The second play in August Wilson's The Pittsburg Cycle looks at the psychological inheritance of slavery
“Now I can look at you, Mr Loomis, and see you a man who done forgot his song. Forgot how to sing it. A fellow forget that and he forget who he is.“
In one of those theatrical historical moments at the Young Vic, the magnificent Delroy Lindo plays the mystic herbalist and wise man Bynum in David Lan’s production of Joe Turner’s Come and Gone. In March 1988 when August Wilson’s play was first shown on Broadway, Delroy Lindo played the mysterious travelling but taciturn Southerner, Herald Loomis, who comes to the Pittsburgh Boarding House run by irritable Seth and his wife, kindly Bertha Holly (Daniel Sapani and Adjoa Andoh), in search of Loomis’ wife Martha.
Now, never having seen this second play in August Wilson’s Pittsburgh Cycle of ten plays, one for each decade of the Twentieth century, I was captivated by the posters of Kobna Holdbrook-Smith in his Homburg hat and grey overcoat looking seriously and intently into the distance, with his young daughter, eyes closed, resting on his shoulder. That image as much as any other conveys the loneliness and searching of Herald Loomis’ life as he escapes seven years’ labour, as a near slave on a Southern cotton plantation run by Joe Turner, to be reunited with his daughter Zonia (Jessica Richardson).
Of course August Wilson’s cycle of plays traces the African American experience from the children born into slavery in Gem of the Ocean to modern day mayoral politics in Radio Golf. The plays were not written in their chronological or historical order but it would be fascinating to see them all staged together. Joe Turner’s Come and Gone is often thought to be more accessible than the others because of its range of interesting characters. Peddlar Rutherford Selig (Daniel Cerqueira) delivers pot making materials to the community and the Boarding house proprietor Seth sells the pots back to him. Selig also is the main communicator when people want to find each other because he is a travelling salesman. In a foresight of the American Dream, Seth envisages employing five men, teaching them to make so many pots and pans that they’d have to open up a store somewhere.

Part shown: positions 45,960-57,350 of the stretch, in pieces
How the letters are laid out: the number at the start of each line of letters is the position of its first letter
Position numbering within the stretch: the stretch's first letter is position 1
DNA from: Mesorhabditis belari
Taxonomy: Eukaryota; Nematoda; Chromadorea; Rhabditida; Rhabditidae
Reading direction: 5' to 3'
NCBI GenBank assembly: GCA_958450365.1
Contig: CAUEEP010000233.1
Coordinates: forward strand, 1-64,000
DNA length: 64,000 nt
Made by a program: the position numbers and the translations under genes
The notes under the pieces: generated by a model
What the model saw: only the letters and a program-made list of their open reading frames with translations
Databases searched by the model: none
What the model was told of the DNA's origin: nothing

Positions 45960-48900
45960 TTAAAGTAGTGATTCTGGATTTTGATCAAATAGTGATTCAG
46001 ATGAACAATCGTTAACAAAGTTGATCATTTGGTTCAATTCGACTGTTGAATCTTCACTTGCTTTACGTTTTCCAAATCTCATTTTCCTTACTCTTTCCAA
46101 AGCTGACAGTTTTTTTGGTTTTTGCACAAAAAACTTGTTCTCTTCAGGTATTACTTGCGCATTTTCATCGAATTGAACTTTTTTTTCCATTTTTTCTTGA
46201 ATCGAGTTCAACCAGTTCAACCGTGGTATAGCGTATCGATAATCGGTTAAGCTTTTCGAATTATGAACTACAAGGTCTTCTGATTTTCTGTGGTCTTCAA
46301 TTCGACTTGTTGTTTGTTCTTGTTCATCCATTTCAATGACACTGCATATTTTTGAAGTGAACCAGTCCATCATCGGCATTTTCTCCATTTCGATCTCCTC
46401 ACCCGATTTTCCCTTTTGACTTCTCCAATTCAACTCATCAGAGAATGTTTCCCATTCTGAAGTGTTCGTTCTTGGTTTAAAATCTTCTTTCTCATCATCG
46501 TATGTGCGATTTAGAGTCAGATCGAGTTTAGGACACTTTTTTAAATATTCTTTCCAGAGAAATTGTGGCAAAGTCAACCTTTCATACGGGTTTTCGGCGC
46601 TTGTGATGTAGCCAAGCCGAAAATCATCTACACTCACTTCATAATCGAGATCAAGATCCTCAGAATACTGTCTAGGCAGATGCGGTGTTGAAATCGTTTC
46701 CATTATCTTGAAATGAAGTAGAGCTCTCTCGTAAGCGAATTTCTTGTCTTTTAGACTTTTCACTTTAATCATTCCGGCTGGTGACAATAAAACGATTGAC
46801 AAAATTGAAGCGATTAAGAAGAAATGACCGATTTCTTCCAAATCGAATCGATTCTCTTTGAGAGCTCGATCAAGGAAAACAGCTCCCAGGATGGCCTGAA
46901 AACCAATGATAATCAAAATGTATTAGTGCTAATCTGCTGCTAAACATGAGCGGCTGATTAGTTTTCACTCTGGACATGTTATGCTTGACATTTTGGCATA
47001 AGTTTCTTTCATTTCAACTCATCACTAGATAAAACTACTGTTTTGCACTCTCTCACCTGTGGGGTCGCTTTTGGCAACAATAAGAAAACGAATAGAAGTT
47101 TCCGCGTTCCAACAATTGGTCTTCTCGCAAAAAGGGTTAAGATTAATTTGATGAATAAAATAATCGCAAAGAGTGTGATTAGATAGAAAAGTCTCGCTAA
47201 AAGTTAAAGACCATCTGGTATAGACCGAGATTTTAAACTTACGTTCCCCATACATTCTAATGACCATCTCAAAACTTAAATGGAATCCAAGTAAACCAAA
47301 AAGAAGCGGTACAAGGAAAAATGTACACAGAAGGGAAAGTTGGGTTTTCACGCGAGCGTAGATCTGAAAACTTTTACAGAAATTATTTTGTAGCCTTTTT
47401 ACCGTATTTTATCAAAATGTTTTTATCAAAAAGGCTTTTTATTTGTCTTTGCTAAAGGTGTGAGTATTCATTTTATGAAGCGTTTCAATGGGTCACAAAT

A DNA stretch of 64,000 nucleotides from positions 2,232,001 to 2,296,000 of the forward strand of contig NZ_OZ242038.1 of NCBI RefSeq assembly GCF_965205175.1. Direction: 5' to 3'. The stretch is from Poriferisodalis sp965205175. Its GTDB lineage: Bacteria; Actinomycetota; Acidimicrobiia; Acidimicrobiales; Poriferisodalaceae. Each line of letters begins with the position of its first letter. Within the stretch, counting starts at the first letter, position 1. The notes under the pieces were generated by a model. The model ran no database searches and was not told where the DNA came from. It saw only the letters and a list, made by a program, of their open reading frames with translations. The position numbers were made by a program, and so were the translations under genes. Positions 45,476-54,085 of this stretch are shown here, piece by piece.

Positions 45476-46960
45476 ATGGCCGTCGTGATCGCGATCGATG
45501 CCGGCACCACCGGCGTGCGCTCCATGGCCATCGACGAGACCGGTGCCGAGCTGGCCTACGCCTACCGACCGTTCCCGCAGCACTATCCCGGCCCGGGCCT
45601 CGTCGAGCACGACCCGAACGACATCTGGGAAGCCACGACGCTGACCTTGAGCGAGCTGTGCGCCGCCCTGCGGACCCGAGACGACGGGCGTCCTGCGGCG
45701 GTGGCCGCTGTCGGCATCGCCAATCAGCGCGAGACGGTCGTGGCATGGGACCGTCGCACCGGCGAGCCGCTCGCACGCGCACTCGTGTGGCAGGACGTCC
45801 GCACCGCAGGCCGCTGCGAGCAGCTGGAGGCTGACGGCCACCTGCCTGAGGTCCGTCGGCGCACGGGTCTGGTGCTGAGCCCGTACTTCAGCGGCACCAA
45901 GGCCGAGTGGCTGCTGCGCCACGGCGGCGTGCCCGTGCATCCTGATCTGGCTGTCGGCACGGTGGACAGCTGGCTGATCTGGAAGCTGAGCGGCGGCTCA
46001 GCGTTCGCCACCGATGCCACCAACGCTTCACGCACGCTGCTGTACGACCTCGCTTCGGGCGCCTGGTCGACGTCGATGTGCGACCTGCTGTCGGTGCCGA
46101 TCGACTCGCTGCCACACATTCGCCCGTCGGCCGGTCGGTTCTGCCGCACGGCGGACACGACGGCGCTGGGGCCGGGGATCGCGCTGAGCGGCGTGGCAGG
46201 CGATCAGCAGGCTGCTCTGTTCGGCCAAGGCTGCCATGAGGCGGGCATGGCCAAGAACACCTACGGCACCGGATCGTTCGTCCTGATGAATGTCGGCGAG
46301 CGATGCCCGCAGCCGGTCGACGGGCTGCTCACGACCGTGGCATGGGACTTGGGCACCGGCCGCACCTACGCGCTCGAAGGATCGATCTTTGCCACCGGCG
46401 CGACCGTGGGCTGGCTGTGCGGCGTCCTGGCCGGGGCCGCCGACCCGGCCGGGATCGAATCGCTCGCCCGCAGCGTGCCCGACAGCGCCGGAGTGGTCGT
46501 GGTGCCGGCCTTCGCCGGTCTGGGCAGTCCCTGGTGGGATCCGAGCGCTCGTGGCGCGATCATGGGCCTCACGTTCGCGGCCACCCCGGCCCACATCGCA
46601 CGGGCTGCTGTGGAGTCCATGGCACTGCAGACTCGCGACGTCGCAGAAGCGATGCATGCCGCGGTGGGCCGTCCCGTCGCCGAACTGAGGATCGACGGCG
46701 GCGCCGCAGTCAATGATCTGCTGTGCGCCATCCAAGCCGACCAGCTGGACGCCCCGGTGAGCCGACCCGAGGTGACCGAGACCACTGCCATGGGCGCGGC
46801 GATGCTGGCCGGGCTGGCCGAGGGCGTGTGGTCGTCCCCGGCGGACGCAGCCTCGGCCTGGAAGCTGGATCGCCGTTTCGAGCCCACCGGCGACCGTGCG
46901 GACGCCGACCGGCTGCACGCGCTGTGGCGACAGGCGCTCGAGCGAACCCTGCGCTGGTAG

Played in the round, the Young Vic auditorium has been covered in red earth, even up the stairs, where Bynum tends to his plants or offers binding spells. A range is where Bertha cooks the breakfast biscuits and there is a table for communal mealtimes. Bynum gives advice to the lonely and the lovelorn and a young childless woman, sweet natured Mattie (Demi Oyediran) seeks his advice after her man has left. She meets another of the boarding house residents, Jeremy, the seductive guitarist played by the fascinating Nathaniel Martello-White but he isn’t intending to stay long and will take the fashionable Molly (Petra Letang) with him when he leaves. The boarding house is a half way house, both literally and symbolically for people finding a new life or each other. Black men are escaping from the agricultural South to look for factory work in the cities of the North.
It is apparent that Herald Loomis is grappling with more than the search for his wife as he tries to rid himself of the nightmares of his days of forced labour on the cotton plantation. August Wilson’s play has a complex mixture of Christianity and tribal tradition, brought to life in the dance scene, Juba, to a drumming rhythm, in which Harold Loomis has a terrible vision and loses the power of his legs to stand up.
The performances are all good but Delroy Lindo’s inspirational, sympathetic old visionary and healer and Kobna Holdbrook-Smith’s haunted Herald Loomis stand out as mesmerising. David Lan’s intelligent production will make you think about the damage done by those years’ of uprooting and slavery to the psyche of the African American.
Joe Turner’s Come and Gone
Written by August Wilson
Directed by David Lan
Brandon Benoit-Joyce/Tapiwa Mugweni
Director: David Lan
Designer: Patrick Burnier
Costumes: Gabrielle Dalton
Lighting Designer: Mike Gunning
Sound Designer: Gareth Fry
Music: Tim Sutton
Choreographer: Thea Nerissa Barnes
Running Time: Two hours 40 minutes with one interval
Closed at the Young Vic on 3rd July 2010
The Young Vic
London SE1 8LZ
Reviewed by Lizzie Loveridge at the Young Vic on 3rd June 2010